Progress has always been like that. It takes energy to move nutrients from one place to another, and the next time that the soil will be really naturally refreshed in the United States is when Yellowstone's volcanic caldera blows its top and covers most of the continent with volcanic ash. Mining this caldera may eventually be a practical solution when someone develops the machinery for it and invests the money, but there are many easily available deposits of volcanic ash and other sources of suitable nutrients including silt from the ocean floor. Farming practices have already brought soil nutrients to depleted regions in the form of fertilizer. Kansas was pretty close to being scrub desert until the settlers brought in cedar, elm, and walnut trees, which did so well that they threatened to overwhelm the prairie completely, but which also performed the vital service of bringing nutrients and water to the surface, and the service of conserving water. Hot soil can literally burn away organic matter and leave only sand. Tree cover lowers soil temperatures and allows the soil to hold more moisture and support more life like earthworms and bacteria. It's working in Israel. It worked in Kansas and we weren't even aiming for that effect.
More animals can live on an acreage, with less infant mortality, less disease, and fewer population crashes due to modern technology. Building shelters, fences, and providing clean water is cheap and a lot of us don't even know how much more advanced that is over medieval methods and technology. Humans can and do selectively breed for animals that can survive in the wild because we still have to in order to have a productive farm. We can maintain a larger population overall than nature does because of advances in medicine, food production, and methods of keeping animals. It's ironic to see animal rights activists complain about the way that farmers use modern medical methods to keep animals alive at the same time that they use advanced medicine to keep animals going that have lost body parts and mobility, to use in their sideshows.
In the wild large bison-type animals, buffalo and the common cow and bull, have a really rough time and they become really aggressive as a result. Five or six people are killed each year by buffalo in national parks in the USA. They're not much tamer when socialized to humans and used as food, which is all to the good because they can defend themselves from wolves and coyotes. Most production cattle are kept on open fields with barbed-wire to keep them in. It's as natural an environment as it gets, and when managed well, it's better than the wild because trees are not allowed to overgrow the pastures, which would happen without human intervention, and they would choke out most of the graze that cattle depend on.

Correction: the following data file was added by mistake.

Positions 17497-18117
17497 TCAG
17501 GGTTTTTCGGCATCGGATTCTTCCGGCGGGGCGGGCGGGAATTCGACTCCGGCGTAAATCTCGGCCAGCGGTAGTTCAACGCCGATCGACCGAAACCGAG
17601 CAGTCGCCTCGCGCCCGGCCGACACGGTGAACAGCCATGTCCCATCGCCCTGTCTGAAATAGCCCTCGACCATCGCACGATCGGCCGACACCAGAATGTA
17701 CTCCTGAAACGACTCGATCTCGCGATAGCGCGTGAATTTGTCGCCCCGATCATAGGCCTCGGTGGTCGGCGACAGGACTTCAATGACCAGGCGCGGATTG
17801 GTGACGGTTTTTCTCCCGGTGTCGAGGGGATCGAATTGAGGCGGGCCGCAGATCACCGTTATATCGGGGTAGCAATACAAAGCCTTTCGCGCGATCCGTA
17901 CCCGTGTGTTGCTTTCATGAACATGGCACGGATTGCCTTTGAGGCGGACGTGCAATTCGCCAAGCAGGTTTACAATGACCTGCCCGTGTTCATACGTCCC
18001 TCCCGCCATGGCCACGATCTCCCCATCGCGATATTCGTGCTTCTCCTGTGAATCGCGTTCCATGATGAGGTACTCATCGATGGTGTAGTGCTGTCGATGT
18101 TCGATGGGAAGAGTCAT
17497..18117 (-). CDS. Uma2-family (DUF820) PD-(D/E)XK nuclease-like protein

Deer also benefit because the plants that do them the most good grow best at the edges of cleared areas and in areas of new growth of trees. Deciduous forests choke out most other plants and decrease available vegetation for herbivores. Fire and logging make room for new vegetation. Fire control is an added benefit. Too many humans have died in wildfires lately. Environmentalists want us not to manage the underbrush and don't seem to care how many homes, jobs, and human lives are lost, which is pretty sick. Australia just lost Marysville in Victoria to a wildfire. About one hundred out of the original five hundred residents died. Almost every building in town was destroyed. Think of them when an environmentalists wants to save dead underbrush over human beings. Wildfires are managed in advance by clearing flammable materials and making fire roads. I am crying right now because I read about a man and his dog who were burned to death in Marysville. This was preventable. Fire management techniques have been used effectively for over a century.
Humans actually assist in the maintenance of life already. We protect animals, sometimes as livestock, sometimes as pets and service animals, and sometimes as exhibits in menageries. We deserve a lot of credit for this and we should give ourselves that credit. The "chilling effect" that animal terrorists try to create should just be more incentive, even a challenge.
Tuesday, February 10, 2009